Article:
Shoulder Instability (Dislocation and Subluxation)
Shoulder instability can lead to a “loose” sensation, with specific movements or in more extreme cases it can fully dislocate. Typically this occurs when the shoulder is pulled away from the body and rotated outwards.
In situations where there is a full dislocation, there will usually be immediate loss of function and pain, whereas with looseness, it may only be with specific movements. Often the individual is aware of the movement that aggravates the symptoms and so actively avoids this.
If the shoulder subluxes, it means that it moves out of place but does not fully come out; typically there can be pain, swelling and stiffness afterwards. Together with the instability there can be night pain or even labral injuries.
What causes it?
Shoulder instability can be due to a trauma, an anatomical change or a functional issue. With the former, the shoulder is usually forced into a position beyond the normal range and then it dislocates.
If the normal anatomy around the shoulder has been damaged or if the muscles are not functioning normally to keep it in place, there can be further dislocations or subluxation and the sensation of instability.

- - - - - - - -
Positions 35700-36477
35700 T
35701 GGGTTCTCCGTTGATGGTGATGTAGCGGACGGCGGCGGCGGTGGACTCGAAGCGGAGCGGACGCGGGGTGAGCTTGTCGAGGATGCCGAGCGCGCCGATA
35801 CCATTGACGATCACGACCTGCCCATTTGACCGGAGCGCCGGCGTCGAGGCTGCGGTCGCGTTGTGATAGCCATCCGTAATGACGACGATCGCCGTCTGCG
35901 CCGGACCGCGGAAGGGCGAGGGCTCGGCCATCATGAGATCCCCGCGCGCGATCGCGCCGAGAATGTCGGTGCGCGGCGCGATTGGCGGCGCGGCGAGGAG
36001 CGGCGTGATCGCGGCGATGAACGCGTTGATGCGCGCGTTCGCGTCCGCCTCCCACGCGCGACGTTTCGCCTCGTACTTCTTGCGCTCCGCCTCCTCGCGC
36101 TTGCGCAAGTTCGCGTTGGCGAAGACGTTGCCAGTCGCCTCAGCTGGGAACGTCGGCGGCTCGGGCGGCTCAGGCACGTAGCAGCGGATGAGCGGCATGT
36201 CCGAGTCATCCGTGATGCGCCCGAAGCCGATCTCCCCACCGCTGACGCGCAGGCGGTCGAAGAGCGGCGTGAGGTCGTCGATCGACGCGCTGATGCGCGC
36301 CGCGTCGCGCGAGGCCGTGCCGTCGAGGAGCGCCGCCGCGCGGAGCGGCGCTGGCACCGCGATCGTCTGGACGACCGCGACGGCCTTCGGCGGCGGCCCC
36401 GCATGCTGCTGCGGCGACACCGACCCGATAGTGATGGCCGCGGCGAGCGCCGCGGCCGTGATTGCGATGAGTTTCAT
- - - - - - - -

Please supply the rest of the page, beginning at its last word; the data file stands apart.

How can I help myself?
It is useful to consider when the symptoms came on; was there a full dislocation or did it feel like it shifted out of place (subluxed)? What movements continue to bring on those symptoms and perhaps try limiting movement in this range? Try doing some light movement and strengthening exercises to prevent the shoulder from stiffening up and acupuncture or cupping therapy can also help with pain symptoms.
When to seek help?
If the injury to your shoulder is acute and there is significant pain and limited movement, you should be assessed urgently. This is particularly important if there is the risk of concurrent injuries.
If your symptoms are more instability that did not start off from a trauma, but have not improved with activity modification, then this should also warrant further assessment.
What are the treatment options?
After being assessed clinically with a thorough history and clinical examination, if your clinician suspects that you have sustained a dislocation or have instability, they may try to improve your function with rehabilitation exercises. This is particularly with a first episode of such symptoms where surgical repair is not often needed.
To aid their assessment, they may organise an X-ray to look for bony injuries and an ultrasound scan to assess the tendons. If this is not helping, and your shoulder continues to feel unstable, they may request an MRI scan to assess the integrity of the joint, labrum and other structures around the shoulder that are responsible for stability.
In situations where the is an anatomical injury, a surgical treatment maybe needed, followed by further rehabilitation.